In the January/February 2013 issue of Women’s Running magazine, sports psychologist JoAnn Dahlkoetter advises that athletes “fake it until you make it” in order to push through a difficult run. She claims that by telling yourself you are a confident runner, eventually you will make it so.
This phrase is something I’ve heard a lot in pop psychology and the AA rooms. Maybe it works for some people (and good on you), but I personally think it’s bullshit.
I’m not against dreaming big and making them happen. I visualize myself triumphant crossing a finish line. I’m all for telling myself I’m going to do great because “great” is defined by me. But these are not the same as telling myself I’m something I’m not. I am not faking anything. All this makes me think of is false bravado, hardly an attractive or beneficial behavior.
Here’s why I hate this platitude: as someone whose family likes to bend reality, I think “fake it til you make it” is just another self-deception. I cannot reconcile AA telling me to simultaneously be rigorously honest and to practice a false self. Saying I’m self-confident when I am not glosses over the whys of my lack of confidence. It also can make me miss important cues, such as that my body is too tired to push through a run. I could end up injured due to willfully ignoring warning signs.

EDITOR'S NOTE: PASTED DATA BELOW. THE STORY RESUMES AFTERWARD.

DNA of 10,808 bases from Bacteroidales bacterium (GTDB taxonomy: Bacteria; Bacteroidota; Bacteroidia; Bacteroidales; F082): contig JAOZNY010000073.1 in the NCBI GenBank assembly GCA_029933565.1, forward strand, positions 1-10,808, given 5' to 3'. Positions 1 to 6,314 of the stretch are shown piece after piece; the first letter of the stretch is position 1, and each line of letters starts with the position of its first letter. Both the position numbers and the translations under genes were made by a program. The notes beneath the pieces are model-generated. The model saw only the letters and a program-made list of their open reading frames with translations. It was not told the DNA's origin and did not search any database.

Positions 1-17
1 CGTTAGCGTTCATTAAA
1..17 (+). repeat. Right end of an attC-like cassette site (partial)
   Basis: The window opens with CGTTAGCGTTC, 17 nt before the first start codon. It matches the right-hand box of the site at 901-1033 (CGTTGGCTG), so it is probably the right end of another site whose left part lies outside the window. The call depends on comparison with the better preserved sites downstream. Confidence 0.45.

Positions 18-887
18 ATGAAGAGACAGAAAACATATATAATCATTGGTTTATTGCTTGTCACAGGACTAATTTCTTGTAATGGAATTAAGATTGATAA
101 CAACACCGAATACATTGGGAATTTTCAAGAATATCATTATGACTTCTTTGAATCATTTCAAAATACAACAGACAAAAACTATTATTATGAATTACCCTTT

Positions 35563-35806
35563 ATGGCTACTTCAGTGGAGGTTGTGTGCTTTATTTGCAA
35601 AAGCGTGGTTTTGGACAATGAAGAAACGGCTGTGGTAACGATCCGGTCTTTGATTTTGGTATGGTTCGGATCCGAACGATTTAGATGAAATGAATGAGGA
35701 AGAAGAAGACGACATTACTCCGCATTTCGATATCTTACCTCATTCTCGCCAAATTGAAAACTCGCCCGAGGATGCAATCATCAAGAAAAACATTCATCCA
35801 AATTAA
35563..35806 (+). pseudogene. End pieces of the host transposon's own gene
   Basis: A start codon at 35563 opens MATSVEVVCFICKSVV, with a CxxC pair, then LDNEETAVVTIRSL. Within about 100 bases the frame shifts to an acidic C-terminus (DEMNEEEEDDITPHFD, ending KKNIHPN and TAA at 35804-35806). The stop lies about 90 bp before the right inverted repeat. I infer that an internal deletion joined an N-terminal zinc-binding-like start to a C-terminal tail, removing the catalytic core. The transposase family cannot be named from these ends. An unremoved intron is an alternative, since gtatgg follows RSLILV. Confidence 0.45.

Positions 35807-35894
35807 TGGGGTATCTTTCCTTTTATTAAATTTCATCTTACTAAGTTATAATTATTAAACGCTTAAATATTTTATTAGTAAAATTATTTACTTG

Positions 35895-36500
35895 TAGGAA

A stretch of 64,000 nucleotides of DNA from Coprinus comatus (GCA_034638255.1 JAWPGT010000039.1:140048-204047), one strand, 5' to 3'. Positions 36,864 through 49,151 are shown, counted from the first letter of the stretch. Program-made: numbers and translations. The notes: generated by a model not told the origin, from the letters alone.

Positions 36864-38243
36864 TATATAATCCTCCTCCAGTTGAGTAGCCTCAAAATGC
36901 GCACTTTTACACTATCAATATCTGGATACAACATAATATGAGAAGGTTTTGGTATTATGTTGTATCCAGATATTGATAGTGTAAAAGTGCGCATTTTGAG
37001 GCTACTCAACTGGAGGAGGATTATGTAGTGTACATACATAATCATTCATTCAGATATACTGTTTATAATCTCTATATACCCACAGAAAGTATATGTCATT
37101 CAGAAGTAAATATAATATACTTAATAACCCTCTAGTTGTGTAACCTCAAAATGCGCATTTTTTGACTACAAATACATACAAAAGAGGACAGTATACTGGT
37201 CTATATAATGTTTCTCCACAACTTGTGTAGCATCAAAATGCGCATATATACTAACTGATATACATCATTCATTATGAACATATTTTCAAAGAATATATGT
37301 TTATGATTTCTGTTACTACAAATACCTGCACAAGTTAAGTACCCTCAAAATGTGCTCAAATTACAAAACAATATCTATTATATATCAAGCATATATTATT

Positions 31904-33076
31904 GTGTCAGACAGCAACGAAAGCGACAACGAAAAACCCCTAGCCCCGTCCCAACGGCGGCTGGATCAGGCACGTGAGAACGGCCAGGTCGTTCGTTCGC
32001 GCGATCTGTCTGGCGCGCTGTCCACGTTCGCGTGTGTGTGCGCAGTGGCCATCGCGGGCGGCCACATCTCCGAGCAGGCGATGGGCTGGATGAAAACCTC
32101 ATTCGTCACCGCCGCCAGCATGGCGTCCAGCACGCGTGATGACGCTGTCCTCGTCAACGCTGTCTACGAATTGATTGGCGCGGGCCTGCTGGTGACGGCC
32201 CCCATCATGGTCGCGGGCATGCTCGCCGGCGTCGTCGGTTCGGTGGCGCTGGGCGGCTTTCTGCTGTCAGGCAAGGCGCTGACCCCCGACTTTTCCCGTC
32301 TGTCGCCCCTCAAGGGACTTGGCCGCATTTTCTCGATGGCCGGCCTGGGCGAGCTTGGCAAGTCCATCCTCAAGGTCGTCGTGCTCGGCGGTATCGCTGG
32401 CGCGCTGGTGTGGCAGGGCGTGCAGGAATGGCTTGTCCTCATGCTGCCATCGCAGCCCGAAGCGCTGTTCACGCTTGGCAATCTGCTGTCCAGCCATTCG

I think a much healthier approach is to be as accurate in self-assessment as possible. I also think that it is better to tell myself it’s ok to take a walk break rather than tell myself I’m fine when I may very well be on the brink of a breakdown. By practicing a realistic understanding of where I am, not just where I want to be, I can learn to trust myself. So, for instance, when I am tired in my run and mentally say, “I’m ok. I’ve got this,” I know it is true and is not just a facade I’ve put on in the hopes to always “win”.
The self-confidence then comes when I set achievable goals and then meet them. It comes from knowing what is and what isn’t true about me. It’s based in reality, not fantasy.
Maybe if my mother’s constant barrage of insults and damning name-calling hadn’t hurt me and warped my sense of self, I’d haves greater tolerance for “faking it.” But for me, it’s just another lie when I want to know my true self.